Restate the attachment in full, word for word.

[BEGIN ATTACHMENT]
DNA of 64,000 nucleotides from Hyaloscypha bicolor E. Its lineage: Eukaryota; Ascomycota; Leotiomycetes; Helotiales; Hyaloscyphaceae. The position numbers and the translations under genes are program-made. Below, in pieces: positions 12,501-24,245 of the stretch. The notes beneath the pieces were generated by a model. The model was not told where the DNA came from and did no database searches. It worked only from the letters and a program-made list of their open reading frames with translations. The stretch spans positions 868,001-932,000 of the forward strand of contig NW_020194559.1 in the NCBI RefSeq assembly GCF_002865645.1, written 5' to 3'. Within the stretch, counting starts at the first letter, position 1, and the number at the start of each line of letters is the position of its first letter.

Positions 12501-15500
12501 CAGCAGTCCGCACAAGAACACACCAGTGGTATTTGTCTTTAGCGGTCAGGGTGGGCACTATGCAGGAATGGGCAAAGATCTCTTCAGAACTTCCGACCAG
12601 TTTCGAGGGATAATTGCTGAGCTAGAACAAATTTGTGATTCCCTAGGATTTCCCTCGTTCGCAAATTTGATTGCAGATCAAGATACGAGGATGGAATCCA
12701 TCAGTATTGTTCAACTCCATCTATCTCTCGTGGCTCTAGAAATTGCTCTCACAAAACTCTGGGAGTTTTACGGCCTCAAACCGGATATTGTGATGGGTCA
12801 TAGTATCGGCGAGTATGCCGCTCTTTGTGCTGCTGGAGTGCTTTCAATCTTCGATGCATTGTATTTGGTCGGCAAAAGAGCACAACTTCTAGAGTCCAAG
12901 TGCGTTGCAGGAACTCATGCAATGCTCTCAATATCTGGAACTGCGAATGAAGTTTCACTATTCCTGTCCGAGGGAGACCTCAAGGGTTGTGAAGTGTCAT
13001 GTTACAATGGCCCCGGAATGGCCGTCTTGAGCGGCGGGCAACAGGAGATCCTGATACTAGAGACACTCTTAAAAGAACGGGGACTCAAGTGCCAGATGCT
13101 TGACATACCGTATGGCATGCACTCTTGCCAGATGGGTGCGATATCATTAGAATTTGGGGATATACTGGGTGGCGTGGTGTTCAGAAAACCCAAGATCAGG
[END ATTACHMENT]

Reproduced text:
DNA of 64,000 nucleotides from Hyaloscypha bicolor E. Its lineage: Eukaryota; Ascomycota; Leotiomycetes; Helotiales; Hyaloscyphaceae. The position numbers and the translations under genes are program-made. Below, in pieces: positions 12,501-24,245 of the stretch. The notes beneath the pieces were generated by a model. The model was not told where the DNA came from and did no database searches. It worked only from the letters and a program-made list of their open reading frames with translations. The stretch spans positions 868,001-932,000 of the forward strand of contig NW_020194559.1 in the NCBI RefSeq assembly GCF_002865645.1, written 5' to 3'. Within the stretch, counting starts at the first letter, position 1, and the number at the start of each line of letters is the position of its first letter.

Positions 12501-15500
12501 CAGCAGTCCGCACAAGAACACACCAGTGGTATTTGTCTTTAGCGGTCAGGGTGGGCACTATGCAGGAATGGGCAAAGATCTCTTCAGAACTTCCGACCAG
12601 TTTCGAGGGATAATTGCTGAGCTAGAACAAATTTGTGATTCCCTAGGATTTCCCTCGTTCGCAAATTTGATTGCAGATCAAGATACGAGGATGGAATCCA
12701 TCAGTATTGTTCAACTCCATCTATCTCTCGTGGCTCTAGAAATTGCTCTCACAAAACTCTGGGAGTTTTACGGCCTCAAACCGGATATTGTGATGGGTCA
12801 TAGTATCGGCGAGTATGCCGCTCTTTGTGCTGCTGGAGTGCTTTCAATCTTCGATGCATTGTATTTGGTCGGCAAAAGAGCACAACTTCTAGAGTCCAAG
12901 TGCGTTGCAGGAACTCATGCAATGCTCTCAATATCTGGAACTGCGAATGAAGTTTCACTATTCCTGTCCGAGGGAGACCTCAAGGGTTGTGAAGTGTCAT
13001 GTTACAATGGCCCCGGAATGGCCGTCTTGAGCGGCGGGCAACAGGAGATCCTGATACTAGAGACACTCTTAAAAGAACGGGGACTCAAGTGCCAGATGCT
13101 TGACATACCGTATGGCATGCACTCTTGCCAGATGGGTGCGATATCATTAGAATTTGGGGATATACTGGGTGGCGTGGTGTTCAGAAAACCCAAGATCAGG